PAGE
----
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Fresh fusion <br> Take your pick of Thai, Japanese at Orchid Asian

I don't know what the words "Fusion Style" mean exactly -- at least not as they apply to the newly opened Orchid Asian Bistro. But the menu bears those words proudly -- though most of the dishes are either Thai (printed in purple ink) or Japanese (black ink).

It's not a blend of the two.

Nevertheless, an interesting couplet, not seen often in these parts. This Thai Japanese restaurant sits in a plaza that's virtually a United Nations. Just next door are the Lingling Chinese Restaurants and, on the other side, an Italian grocery store.

I guess you could say Orchid sort of fills in the blanks.

This is not a large place. There's a nice-looking sushi bar at the entrance, which leads to a room with crushed velvet booths tucked here and there. The menu boasts lots of sushi and, if the Crazy Roll offered to us as an amuse bouche is any indication, it's good sushi.

The Crazy Roll (normally $10 for four pieces) is a deep-fried concoction of salmon, white fish and avocado with a few scallions thrown in for good measure. It's one of the house special rolls -- others include Magical Roll (spicy crunchy tuna, eel, avocado and shrimp, $11), Golden Roll (king crab, asparagus, mango, wasabi and tobiko) and a riceless Naruto roll with seafood and cucumber). But there are about a zillion more combinations.

One of us opted to eat Japanese -- sort of because he began his meal with an ala carte Thai Tom Yam Soup ($4), a minor triumph. It's a generous bowlful of spicy broth with loads of shrimp and mushrooms plus tomato and celery.

And I went for Thai, starting with Mango Seafood Salad ($7). Not only was this a very fresh melange of seafood and cubed mango, it was presented beautifully in an impressive goblet garnished with a tiny orchid complete with shiny leaf.

The Miso Soup that came along with the Japanese entree, though, was bland and ordinary. The house green salad was enhanced by nicely tart dressing. Chicken Teriyaki, generously served ($12), was impressive to look at with asparagus spears standing at attention. And the chicken strips were tender and tasty.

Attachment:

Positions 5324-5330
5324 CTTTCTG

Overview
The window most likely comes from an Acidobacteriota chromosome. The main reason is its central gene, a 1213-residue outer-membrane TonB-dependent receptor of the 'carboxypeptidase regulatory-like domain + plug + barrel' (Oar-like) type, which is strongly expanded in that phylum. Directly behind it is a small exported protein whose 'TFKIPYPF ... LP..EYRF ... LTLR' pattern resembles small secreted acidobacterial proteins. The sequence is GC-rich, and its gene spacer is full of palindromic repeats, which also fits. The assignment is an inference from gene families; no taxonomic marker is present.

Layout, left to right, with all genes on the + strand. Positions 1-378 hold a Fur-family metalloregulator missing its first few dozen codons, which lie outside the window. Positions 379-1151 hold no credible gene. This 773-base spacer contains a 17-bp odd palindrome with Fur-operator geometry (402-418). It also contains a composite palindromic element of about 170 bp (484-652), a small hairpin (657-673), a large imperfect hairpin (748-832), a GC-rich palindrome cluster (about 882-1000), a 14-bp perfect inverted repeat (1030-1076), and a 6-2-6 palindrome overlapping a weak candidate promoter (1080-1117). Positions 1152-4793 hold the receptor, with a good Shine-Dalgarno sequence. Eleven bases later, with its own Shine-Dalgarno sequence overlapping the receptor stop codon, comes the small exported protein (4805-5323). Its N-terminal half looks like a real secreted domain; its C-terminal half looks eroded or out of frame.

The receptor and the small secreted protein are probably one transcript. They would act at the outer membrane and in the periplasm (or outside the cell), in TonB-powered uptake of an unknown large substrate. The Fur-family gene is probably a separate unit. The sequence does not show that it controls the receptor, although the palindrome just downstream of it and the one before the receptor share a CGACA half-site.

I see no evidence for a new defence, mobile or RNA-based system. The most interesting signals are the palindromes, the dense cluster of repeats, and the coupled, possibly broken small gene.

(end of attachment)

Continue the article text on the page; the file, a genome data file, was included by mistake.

My Thai Dinner Sambal Style ($12) was really a stir fry with lots of shrimp and red bell peppers. Although it was marked with that scary asterisk on the menu (*), it was comparatively mild. All of this was accompanied by glasses of unusual green tea -- the leaves had been ground with roast rice.

Then came dessert. We decided to share Tempura Ice Cream ($5), chocolate, no less. This is our old friend Fried Ice Cream, but this time the icy stuff was enclosed in some sort of lumpy white batter, a little like dry wall. Nope.

The menu does offer a couple of notable touches. The Kids' Menu, for instance, offers a choice of A or B. Both are centered around chicken (teriyaki or tempura) and include shumai dumplings, California Roll and rice; both are $8. I think that's very clever. This is exactly what the most finicky kids will actually eat.



3 stars (out of 4)*

WHERE: 2756 Elmwood Ave., Kenmore (877-8880, A small neighborhood restaurant that specializes in Japanese and Thai cuisine. It describes the menu as "fusion style." No wine or beer yet. Credit Cards: American Express, MasterCard, Visa.

FAVORITE DISH: Mango Seafood Salad

NEEDS WORK: Tempura Ice Cream

PRICE RANGE: Japanese dinner entrees from $12, include soup or salad and rice. Thai dinner entrees from $9. Lunch specials. SERVICE: Very good

HOURS: Monday through Thursday, 11:30 a.m. to 9:30 p.m. Friday, 11:30 a.m. to 10:30 p.m. 12:30 to 10:30 p.m. Sunday, 1 to 9:30 p.m.


PARKING: In the plaza

RATINGS: Stars reflect the overall dining experience at the time of The News' visit -- including service, ambience, innovation and cost -- with greatest weight given to quality of the food. * indicates that restaurant is so new that this is a provisional rating.